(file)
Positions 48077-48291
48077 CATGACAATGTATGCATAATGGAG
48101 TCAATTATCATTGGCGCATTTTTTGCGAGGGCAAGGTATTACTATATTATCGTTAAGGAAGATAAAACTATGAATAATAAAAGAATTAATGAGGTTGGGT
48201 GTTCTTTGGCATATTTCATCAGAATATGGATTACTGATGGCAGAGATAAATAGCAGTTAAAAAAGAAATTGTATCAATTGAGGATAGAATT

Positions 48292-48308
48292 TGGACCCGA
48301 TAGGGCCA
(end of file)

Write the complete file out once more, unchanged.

Positions 48077-48291
48077 CATGACAATGTATGCATAATGGAG
48101 TCAATTATCATTGGCGCATTTTTTGCGAGGGCAAGGTATTACTATATTATCGTTAAGGAAGATAAAACTATGAATAATAAAAGAATTAATGAGGTTGGGT
48201 GTTCTTTGGCATATTTCATCAGAATATGGATTACTGATGGCAGAGATAAATAGCAGTTAAAAAAGAAATTGTATCAATTGAGGATAGAATT

Positions 48292-48308
48292 TGGACCCGA
48301 TAGGGCCA